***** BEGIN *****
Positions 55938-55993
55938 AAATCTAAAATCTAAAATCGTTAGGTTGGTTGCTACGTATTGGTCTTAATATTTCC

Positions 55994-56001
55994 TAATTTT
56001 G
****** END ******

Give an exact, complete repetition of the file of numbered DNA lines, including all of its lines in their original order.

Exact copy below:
Positions 55938-55993
55938 AAATCTAAAATCTAAAATCGTTAGGTTGGTTGCTACGTATTGGTCTTAATATTTCC

Positions 55994-56001
55994 TAATTTT
56001 G